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It's generational, but even oldsters are intrigued

It's generational, but even oldsters are intrigued

Official

He outlines 'his vision of all automakers producing in the United States'

He outlines 'his vision of all automakers producing in the United States'

Report

This as the threat of tariffs on imported cars seems to be growing

BERLIN — Top executives from German carmakers Volkswagen, BMW and Daimler are finalizing plans for a White House meeting on trade policy next week, German and U.S. officials said on Thursday. Officials from the carmakers, asking not to be named, said the meeting was tentatively set for Tuesday, and would include VW Chief Executive Herbert Diess, Daimler CEO Dieter Zetsche and BMW production chief Oliver Zipse. President Donald Trump has been harshly critical of German automakers and what

Study

Electric cars have fewer parts, take 30 percent less time to assemble

Electric cars have fewer parts, take 30 percent less time to assemble.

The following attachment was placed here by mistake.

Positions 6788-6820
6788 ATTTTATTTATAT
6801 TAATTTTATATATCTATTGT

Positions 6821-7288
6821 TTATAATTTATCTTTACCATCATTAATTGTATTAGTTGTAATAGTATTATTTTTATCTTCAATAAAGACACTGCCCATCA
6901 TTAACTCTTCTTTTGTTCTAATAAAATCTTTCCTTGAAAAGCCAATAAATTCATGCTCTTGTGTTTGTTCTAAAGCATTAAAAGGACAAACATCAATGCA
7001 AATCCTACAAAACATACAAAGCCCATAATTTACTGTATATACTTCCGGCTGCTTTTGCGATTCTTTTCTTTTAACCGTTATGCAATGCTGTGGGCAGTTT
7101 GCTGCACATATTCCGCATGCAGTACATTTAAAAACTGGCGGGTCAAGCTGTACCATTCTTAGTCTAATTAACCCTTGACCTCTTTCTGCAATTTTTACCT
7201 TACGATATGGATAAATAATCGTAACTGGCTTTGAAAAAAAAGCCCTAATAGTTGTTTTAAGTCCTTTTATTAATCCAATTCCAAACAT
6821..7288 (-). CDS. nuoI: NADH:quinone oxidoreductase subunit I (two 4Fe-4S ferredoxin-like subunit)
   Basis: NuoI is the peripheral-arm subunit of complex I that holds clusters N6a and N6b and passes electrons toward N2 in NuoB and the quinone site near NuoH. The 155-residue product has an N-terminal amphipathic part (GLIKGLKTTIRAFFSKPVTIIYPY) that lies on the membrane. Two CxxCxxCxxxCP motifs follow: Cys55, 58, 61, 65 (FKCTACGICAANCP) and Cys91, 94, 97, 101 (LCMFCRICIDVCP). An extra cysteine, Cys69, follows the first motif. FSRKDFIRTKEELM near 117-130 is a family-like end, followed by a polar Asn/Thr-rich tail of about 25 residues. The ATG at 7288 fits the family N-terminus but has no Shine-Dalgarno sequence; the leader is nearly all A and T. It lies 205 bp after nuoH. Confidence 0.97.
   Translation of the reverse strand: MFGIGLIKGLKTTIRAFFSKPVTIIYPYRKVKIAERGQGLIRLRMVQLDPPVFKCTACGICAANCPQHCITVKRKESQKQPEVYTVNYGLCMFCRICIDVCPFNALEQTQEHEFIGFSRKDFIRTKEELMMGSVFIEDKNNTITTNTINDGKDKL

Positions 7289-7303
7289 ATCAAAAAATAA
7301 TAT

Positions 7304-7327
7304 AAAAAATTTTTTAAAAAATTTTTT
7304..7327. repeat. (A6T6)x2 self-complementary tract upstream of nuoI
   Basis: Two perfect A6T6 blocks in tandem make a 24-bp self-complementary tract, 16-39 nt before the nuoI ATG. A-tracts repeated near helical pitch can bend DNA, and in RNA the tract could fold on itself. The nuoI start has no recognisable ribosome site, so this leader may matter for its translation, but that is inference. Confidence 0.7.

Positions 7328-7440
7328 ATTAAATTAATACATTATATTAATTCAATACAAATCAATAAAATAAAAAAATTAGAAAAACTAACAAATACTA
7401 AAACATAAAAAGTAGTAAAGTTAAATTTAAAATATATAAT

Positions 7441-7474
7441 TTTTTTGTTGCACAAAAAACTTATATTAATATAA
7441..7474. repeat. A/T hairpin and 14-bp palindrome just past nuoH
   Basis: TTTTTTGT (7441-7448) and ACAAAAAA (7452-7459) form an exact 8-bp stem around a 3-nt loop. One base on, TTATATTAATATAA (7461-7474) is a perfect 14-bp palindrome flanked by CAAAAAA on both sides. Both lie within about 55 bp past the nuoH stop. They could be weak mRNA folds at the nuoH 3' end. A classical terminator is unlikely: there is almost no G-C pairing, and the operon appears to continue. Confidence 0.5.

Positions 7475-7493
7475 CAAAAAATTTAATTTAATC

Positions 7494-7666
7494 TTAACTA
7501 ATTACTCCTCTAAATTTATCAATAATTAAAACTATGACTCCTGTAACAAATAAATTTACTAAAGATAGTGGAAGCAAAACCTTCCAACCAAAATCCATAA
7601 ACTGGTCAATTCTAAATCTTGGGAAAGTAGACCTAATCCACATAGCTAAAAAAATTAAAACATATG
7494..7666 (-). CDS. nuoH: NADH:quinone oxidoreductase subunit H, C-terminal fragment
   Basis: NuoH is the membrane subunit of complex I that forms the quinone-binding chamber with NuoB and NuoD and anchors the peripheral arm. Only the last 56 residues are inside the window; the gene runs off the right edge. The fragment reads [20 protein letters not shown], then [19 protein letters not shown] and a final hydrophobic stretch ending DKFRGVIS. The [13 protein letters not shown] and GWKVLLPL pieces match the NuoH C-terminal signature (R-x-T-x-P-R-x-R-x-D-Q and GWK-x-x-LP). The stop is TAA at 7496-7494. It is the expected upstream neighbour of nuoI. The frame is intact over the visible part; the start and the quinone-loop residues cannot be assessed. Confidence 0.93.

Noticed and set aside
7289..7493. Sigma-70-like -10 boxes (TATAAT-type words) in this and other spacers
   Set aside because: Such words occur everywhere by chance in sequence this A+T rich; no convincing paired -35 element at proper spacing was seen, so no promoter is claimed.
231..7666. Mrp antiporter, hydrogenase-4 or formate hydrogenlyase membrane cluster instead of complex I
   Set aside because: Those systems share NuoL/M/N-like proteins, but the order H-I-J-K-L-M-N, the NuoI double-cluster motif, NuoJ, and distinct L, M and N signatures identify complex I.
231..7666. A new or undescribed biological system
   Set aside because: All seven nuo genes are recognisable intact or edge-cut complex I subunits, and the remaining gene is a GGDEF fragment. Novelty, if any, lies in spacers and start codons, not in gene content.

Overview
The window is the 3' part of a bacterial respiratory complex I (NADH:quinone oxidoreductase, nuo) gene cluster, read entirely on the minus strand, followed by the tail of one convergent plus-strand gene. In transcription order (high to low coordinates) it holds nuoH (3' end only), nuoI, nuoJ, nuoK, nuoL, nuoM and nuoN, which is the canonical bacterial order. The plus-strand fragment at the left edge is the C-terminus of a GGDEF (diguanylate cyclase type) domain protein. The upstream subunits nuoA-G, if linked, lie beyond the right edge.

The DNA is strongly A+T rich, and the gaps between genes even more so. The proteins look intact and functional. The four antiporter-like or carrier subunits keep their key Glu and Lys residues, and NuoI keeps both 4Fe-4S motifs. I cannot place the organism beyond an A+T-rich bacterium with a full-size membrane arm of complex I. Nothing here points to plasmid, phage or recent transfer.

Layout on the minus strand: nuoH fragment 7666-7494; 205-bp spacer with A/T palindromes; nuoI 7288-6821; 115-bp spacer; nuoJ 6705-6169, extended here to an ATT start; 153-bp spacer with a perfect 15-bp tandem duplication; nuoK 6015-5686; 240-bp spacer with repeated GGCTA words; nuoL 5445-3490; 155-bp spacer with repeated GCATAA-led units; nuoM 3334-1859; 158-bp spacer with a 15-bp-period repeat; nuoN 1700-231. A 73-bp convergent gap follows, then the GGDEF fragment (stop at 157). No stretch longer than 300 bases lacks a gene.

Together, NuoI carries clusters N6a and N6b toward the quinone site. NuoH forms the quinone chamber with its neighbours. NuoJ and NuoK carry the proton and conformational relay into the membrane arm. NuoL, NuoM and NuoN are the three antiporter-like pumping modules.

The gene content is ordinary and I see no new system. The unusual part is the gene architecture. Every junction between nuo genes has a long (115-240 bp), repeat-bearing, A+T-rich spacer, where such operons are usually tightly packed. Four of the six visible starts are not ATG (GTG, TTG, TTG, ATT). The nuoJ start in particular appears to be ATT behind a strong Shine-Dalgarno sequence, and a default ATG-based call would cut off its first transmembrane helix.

Report

Except hundreds of thousands are built here, though not Audi or Porsche

Except hundreds of thousands are built here, though not Audi or Porsche.

Official

200,000 workers at 10 companies seeks pay raise in a thriving economy

With the German government taking a very cautious approach towards extending a helping hand to GM's Opel division (Vauxhall in the U.K.), a large group of the brand's dealerships have hatched a scheme that could see them take a minority stake in the company. Under the proposal, participating dealers would put 150 euros from each Opel or Vauxhall vehicle sold into an account for the next three years. The total investment would equal 400 million euros, which would only buy a minority stake in the

Opel, General Motors' Deutsch subsidiary, may have hit a snag in its bid for government assistance from the German government. According to Automotive News, Finance Minister Peer Steinbrueck says of the proposal as it currently stands: "is not a workable basis for a decision." Steinbrueck said that Germany is willing to offer assistance to its domestic automakers, "But we can't make decisions that are irresponsible on a completely inadequate basis."

It looks as if the (very) heavy pressure coming from Germany with regard to the EU's proposed legislation to limit fleetwide automaker CO2 emissions is having an effect. Earlier drafts set a 130 g/km ceiling, which would seriously impact German automakers like Porsche, BMW, and Mercedes-Benz, all of which rely on the powerful vehicles in their product portfolios to make money. In new drafts, the flat limit has been replaced by a tiered approach favored by the Germans (Porsche specifically mentio